WORKS BY LÉONIE GUYER
WORKS BY MITSUI FINE ARTS
What does a 400-year-old Japanese concept in harmony have to do with the exhibition of a contemporary artist at a Japanese art gallery? Everything. The difference between the worlds inhabited by Misako Mitsui, the owner of Mitsui Fine Arts, and Léonie Guyer, the artist, is where the two found a connection in art. Their connection is the basis for this exhibition on Toriawase philosophy, titled Gate, a conversation between Guyer's contemporary artworks and Mitsui's master artisan and artist collection from old Kyoto, Japan.
As Rita Bullwinkel wrote of Gate in her article* Outside of Time & Under Language", the particular cadence of each work is amplified by the centuries that separate their births. Like a congregation of ghosts, Misako Mitsui's Japanese works, and the works of Léonie Guyer bump up against one another." It is how the works of art, disparate across period and style, communicate with each other in the space of Mitsui's San Rafael art gallery that provides the energy and harmony for their collaborative exhibition.
Guyer and Mitsui met a few years ago at an artist's book fair organized by Codex Foundation. Guyer noted that among the vendors of contemporary art books, she found Mitsui's early 20th-century Kimono textile design books in woodblock prints (Zuancho)** the most compelling. That a contemporary artist of Guyer's standing would find an art dealer showing the turn of the century works from Kyoto, Japan is a demonstration of Mitsui's adherence to Toriawase, the 400-year-old Japanese concept to find harmony between different elements - in this case, aspects of art. Indeed, the two women represent a vast difference in art and time, but that is only a surface of perception that Toriawase encourages us to see beyond. Once we can find how works of art are connected beyond usual labels: isms, eras, styles, and even intent of creation, we begin to understand how they are related and realize that they can resonate together in the same space.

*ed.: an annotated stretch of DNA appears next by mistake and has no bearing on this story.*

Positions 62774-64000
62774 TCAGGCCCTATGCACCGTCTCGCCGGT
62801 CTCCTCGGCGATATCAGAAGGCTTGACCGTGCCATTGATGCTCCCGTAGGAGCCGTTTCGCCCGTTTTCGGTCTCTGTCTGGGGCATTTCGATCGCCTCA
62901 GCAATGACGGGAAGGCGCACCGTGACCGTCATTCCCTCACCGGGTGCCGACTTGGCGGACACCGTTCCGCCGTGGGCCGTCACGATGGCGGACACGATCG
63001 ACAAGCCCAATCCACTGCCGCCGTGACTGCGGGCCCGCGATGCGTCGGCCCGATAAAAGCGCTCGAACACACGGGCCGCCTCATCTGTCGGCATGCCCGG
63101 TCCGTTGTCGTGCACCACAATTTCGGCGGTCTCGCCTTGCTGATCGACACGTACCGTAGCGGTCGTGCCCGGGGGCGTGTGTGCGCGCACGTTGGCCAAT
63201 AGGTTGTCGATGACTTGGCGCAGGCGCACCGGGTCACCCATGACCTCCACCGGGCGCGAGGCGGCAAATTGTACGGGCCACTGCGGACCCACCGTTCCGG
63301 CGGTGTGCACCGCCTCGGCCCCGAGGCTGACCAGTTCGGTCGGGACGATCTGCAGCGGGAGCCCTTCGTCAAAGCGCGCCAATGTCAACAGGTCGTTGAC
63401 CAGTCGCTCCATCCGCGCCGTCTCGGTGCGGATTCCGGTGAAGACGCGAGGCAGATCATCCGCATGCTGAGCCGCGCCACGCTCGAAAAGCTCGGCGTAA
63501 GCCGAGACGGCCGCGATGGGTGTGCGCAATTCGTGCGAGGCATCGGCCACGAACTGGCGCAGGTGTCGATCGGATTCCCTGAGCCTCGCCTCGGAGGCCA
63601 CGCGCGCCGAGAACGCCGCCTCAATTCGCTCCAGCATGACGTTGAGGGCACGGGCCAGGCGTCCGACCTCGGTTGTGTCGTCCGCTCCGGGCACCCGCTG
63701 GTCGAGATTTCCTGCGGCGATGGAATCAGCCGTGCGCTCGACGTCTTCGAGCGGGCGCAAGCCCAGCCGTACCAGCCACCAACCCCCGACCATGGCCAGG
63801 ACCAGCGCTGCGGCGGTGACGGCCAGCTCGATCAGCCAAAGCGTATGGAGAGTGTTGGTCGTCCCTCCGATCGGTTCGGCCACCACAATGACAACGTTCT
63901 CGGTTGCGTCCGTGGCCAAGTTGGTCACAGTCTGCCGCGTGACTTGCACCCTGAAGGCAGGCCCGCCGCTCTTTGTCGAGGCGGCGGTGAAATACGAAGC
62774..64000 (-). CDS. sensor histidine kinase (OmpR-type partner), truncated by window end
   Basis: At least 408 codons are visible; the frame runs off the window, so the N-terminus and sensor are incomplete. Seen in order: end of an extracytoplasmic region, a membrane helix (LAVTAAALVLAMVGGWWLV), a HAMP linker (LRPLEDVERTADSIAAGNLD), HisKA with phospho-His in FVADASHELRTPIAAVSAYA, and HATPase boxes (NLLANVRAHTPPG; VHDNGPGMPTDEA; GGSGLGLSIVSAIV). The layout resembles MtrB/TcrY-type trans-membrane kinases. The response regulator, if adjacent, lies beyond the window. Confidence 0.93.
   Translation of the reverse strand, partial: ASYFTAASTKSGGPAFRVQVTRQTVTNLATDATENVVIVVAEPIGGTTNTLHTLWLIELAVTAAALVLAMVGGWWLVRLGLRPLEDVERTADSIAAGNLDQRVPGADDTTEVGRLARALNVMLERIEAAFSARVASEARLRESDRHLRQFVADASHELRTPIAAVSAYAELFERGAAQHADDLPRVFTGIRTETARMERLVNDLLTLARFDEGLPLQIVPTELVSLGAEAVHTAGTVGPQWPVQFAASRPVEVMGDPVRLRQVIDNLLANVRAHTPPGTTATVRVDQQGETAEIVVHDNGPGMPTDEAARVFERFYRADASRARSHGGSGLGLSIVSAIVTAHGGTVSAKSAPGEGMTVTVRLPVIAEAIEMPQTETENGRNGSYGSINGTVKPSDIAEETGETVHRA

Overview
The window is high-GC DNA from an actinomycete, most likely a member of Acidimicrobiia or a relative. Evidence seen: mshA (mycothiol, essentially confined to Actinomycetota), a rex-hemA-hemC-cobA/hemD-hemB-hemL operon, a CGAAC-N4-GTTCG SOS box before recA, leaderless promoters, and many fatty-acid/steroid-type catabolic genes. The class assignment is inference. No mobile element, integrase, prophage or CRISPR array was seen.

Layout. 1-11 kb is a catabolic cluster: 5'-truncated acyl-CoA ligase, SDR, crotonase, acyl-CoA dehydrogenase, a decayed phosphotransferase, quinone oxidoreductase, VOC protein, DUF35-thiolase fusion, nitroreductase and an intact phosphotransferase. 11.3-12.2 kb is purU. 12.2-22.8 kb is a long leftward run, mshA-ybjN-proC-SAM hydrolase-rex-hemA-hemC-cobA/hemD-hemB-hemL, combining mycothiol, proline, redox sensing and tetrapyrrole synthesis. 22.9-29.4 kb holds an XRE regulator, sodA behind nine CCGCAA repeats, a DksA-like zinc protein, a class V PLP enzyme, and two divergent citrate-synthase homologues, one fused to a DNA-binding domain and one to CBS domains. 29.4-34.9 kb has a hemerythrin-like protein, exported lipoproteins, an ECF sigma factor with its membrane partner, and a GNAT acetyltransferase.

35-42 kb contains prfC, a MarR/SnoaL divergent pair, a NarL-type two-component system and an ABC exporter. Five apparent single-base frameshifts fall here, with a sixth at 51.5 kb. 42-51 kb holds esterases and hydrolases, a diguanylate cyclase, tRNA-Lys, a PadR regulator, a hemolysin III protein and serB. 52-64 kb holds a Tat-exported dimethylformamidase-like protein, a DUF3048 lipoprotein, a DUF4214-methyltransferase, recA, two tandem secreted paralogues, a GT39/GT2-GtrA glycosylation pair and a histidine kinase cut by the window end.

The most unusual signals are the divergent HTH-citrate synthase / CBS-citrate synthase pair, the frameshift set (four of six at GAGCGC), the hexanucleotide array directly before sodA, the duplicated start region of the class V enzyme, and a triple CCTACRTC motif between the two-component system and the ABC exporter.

Toriawase has its origins in Japan's "the way of tea" culture, tea ceremony, where hosts sought to find harmony between different elements crucial for the event, usually held in a small tearoom. It is an artform to coordinate everything from tea bowls, scrolls, and flower arrangements to the event's theme and guests. Mitsui compares the practice to curating or art directing. Except, says Mitsui, with Toriawase, "we detach ourselves from them, step outside the curating, and let the works communicate to each other." As a young girl growing up in Kyoto, Japan, Mitsui was brought up on the "way of tea" philosophy and aesthetics. And now a renowned art dealer, her work and life embody Toriawase.
On her first visit to Mitsui Fine Arts Tree House, Mitsui's gallery, Guyer*** was struck by the meticulous space, noting, "I had been invited into a special place to be explored slowly with focused attention." It was the spirit of Toriawase that led Mitsui to invite Guyer to collaborate on Gate. They have been nurturing the idea of Gate for several months, and this exhibition is a musing formed through the lens of their distinctive eyes. Indeed, Guyer, the contemporary artist, has chosen works to show from Mitsui's collection, and Mitsui, the dealer in Japanese art from old Kyoto, has selected Guyer's works.
It is a new challenge for Guyer to show her contemporary work in an unusual gallery setting. And though Mitsui has curated exhibitions based on Toriawase at museums and contemporary art galleries, this is her inaugural Toriawase exhibition at her Mitsui Fine Arts Tree House Gallery. She plans to host one Toriawase exhibition a year.
* Read Rita Bullwinkel's article: Outside of Time & Under Language
** Read about Léonie and Misako's first meeting
*** Read about Léonie's visit to Mitsui Fine Arts Tree House Gallery